5 Replies Latest reply on Apr 10, 2012 7:27 AM by medeamajic

    A Mercury linear color delimma... bad transitions vs. bad animation

    Clint Porter Level 1

      Am I missing something here? I'm writing this as sort of a PSA... if you aren't aware of all sides of this issue, I hope you read the second half because you may not realize it's affecting you, too.

       

      When I enable CUDA or Maximum Render Quality, I basically can't use any one-sided transitions. They look wrong and "pop" at the ends.

       

      Apparently, Adobe forgot to rewrite any of their transitions for a linear color space, so Mercury+CUDA basically "breaks" all the transitions that ship with CS5, causing them to render differently than they do in their originally intended gamma of 1.8. I've heard they've added a linear-compatible transition into CS5.5 called "Film dissolve", but there aren't any in CS5. This seems like a pretty huge oversight... I'm surprised they still haven't fixed it in a patch to the original CS5.

       

      So why not just turn off Maximum Render Quality and CUDA during output?

       

      Well, there's another big problem.

       

      If you do any kind of stills animation a la "the Ken Burns Effect" in Premiere, you'll quickly find Premiere leaves a "pixel shimmer" or "ripple" effect across the animation because it is using substandard methods to antialias motion. Looks like a cheap NLE from 2002.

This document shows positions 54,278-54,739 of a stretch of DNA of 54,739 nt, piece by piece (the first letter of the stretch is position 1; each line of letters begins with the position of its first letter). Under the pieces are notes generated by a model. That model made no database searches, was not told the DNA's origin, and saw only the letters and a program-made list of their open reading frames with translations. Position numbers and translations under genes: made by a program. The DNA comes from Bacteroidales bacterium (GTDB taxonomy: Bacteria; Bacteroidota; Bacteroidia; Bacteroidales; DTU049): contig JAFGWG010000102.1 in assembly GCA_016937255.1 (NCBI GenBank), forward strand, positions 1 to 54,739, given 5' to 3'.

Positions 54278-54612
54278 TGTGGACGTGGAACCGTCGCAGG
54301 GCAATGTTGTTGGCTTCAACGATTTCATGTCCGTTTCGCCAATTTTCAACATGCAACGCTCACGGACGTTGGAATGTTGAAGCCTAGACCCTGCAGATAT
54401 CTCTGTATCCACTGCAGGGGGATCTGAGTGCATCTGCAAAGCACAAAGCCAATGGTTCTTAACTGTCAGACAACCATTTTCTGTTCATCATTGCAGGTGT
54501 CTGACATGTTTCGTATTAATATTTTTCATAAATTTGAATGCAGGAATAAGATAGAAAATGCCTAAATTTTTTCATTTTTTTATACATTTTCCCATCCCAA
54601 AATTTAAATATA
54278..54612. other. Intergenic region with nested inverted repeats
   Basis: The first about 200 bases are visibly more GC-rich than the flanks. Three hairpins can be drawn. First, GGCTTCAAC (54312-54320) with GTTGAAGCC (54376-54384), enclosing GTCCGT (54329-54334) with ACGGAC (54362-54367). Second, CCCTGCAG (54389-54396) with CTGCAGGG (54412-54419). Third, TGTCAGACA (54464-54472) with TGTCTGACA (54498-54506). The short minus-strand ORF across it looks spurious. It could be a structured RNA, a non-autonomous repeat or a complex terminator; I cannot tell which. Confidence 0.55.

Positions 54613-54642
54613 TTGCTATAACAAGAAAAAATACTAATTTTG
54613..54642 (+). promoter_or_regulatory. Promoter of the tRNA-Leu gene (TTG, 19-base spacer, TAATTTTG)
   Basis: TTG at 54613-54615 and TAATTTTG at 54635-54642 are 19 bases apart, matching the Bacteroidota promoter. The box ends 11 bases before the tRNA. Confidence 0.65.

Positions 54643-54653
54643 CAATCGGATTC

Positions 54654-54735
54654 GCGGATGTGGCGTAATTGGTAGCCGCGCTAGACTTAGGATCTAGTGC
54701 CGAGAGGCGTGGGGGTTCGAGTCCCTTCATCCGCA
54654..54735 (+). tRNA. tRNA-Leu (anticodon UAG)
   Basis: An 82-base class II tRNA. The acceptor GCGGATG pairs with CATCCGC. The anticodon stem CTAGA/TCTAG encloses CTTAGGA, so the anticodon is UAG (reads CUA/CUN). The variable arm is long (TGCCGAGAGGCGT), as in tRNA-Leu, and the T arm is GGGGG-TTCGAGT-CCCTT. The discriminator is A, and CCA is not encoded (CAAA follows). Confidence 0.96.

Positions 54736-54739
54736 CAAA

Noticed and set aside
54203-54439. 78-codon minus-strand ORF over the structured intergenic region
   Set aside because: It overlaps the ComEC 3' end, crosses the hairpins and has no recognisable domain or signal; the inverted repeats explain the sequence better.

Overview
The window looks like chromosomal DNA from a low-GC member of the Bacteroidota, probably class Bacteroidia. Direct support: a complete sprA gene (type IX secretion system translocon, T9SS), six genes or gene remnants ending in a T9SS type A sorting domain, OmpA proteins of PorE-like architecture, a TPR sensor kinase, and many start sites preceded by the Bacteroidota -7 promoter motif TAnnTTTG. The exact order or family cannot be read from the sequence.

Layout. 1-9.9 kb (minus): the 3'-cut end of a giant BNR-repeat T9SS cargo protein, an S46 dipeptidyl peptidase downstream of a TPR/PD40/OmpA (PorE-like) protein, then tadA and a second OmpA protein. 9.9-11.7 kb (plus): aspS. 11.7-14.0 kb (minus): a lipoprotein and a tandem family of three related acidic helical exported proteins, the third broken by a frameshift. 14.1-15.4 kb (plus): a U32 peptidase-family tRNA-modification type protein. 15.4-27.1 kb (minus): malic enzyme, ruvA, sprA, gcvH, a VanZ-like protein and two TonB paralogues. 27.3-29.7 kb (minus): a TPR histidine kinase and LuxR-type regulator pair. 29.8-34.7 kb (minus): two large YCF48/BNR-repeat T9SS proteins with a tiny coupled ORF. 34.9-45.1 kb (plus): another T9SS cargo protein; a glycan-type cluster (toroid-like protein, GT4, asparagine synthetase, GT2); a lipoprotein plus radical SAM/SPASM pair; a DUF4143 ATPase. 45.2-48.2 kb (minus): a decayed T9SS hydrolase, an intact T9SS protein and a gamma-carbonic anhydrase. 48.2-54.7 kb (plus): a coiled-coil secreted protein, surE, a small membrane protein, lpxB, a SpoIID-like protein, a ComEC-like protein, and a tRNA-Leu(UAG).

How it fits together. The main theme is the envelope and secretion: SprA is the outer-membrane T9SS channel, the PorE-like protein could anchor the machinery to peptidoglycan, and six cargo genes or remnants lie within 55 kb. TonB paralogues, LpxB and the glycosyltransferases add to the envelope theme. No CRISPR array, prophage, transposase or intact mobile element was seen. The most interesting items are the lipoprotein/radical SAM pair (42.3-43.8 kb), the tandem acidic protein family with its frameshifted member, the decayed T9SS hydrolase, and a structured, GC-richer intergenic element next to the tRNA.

So, you're left to choose... do you want bad one-sided dissolves or bad animation? Personally, I believe a good NLE should not leave identifiable footprints in the edit. If you happen to have have *both* in a Premiere CS5 timeline and it goes out on TV, I'll be able to "out" your NLE as Premiere because no matter which output setting you choose, one or the other problem will show up.

       

      SOLUTION 1: Use AE. The simplest solution is probably to avoid Maximum Render quality and avoid keyframing any Motion parameters. Do it all in After Effects.

       

      SOLUTION 2: Use CS4. It may be possible to edit your sequence with all the benefits of MPE and CUDA, and then send your timeline back to Premiere CS4 and have Premiere/Encoder CS4 render it at max quality. I haven't tested this yet, but I'm intrigued by this possibility. I'll try it soon and report back.

       

      Hopefully I am missing something here. I'm an Avid/FCP/AE guy who is still relatively new to Premiere.

       

      P.S. A second issue is lower thirds and alpha graphics. I bet you made all of yours in After Effects with a 1.8 gamma, didn't you? As far as I know, Premiere does not ship with any video effects that easily control the gamma curve of the alpha channel, so there's no quick fix for all of your currently rendered transparent graphics.